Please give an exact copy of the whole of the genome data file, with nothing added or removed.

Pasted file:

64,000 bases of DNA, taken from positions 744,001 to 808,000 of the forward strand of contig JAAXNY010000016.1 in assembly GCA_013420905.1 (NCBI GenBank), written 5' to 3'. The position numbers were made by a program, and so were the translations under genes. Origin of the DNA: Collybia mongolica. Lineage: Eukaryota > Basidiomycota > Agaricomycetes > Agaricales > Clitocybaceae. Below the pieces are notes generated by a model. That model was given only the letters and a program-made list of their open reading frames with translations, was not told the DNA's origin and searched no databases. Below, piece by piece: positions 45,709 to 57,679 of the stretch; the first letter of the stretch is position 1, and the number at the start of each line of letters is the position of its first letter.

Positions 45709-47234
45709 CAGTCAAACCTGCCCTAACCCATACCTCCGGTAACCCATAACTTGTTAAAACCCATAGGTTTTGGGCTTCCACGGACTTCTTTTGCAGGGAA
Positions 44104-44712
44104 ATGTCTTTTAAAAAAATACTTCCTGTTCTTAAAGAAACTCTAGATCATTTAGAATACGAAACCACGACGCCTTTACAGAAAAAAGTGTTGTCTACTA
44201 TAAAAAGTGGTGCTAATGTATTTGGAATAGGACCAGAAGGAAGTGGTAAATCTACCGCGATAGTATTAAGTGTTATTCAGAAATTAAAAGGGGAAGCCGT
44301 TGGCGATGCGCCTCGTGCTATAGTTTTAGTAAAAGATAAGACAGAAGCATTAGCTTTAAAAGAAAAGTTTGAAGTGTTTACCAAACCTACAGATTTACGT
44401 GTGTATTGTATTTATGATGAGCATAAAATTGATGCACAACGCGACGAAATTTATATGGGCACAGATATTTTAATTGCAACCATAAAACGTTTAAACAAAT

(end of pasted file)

64,000 bases of DNA, taken from positions 744,001 to 808,000 of the forward strand of contig JAAXNY010000016.1 in assembly GCA_013420905.1 (NCBI GenBank), written 5' to 3'. The position numbers were made by a program, and so were the translations under genes. Origin of the DNA: Collybia mongolica. Lineage: Eukaryota > Basidiomycota > Agaricomycetes > Agaricales > Clitocybaceae. Below the pieces are notes generated by a model. That model was given only the letters and a program-made list of their open reading frames with translations, was not told the DNA's origin and searched no databases. Below, piece by piece: positions 45,709 to 57,679 of the stretch; the first letter of the stretch is position 1, and the number at the start of each line of letters is the position of its first letter.

Positions 45709-47234
45709 CAGTCAAACCTGCCCTAACCCATACCTCCGGTAACCCATAACTTGTTAAAACCCATAGGTTTTGGGCTTCCACGGACTTCTTTTGCAGGGAA
Positions 44104-44712
44104 ATGTCTTTTAAAAAAATACTTCCTGTTCTTAAAGAAACTCTAGATCATTTAGAATACGAAACCACGACGCCTTTACAGAAAAAAGTGTTGTCTACTA
44201 TAAAAAGTGGTGCTAATGTATTTGGAATAGGACCAGAAGGAAGTGGTAAATCTACCGCGATAGTATTAAGTGTTATTCAGAAATTAAAAGGGGAAGCCGT
44301 TGGCGATGCGCCTCGTGCTATAGTTTTAGTAAAAGATAAGACAGAAGCATTAGCTTTAAAAGAAAAGTTTGAAGTGTTTACCAAACCTACAGATTTACGT
44401 GTGTATTGTATTTATGATGAGCATAAAATTGATGCACAACGCGACGAAATTTATATGGGCACAGATATTTTAATTGCAACCATAAAACGTTTAAACAAAT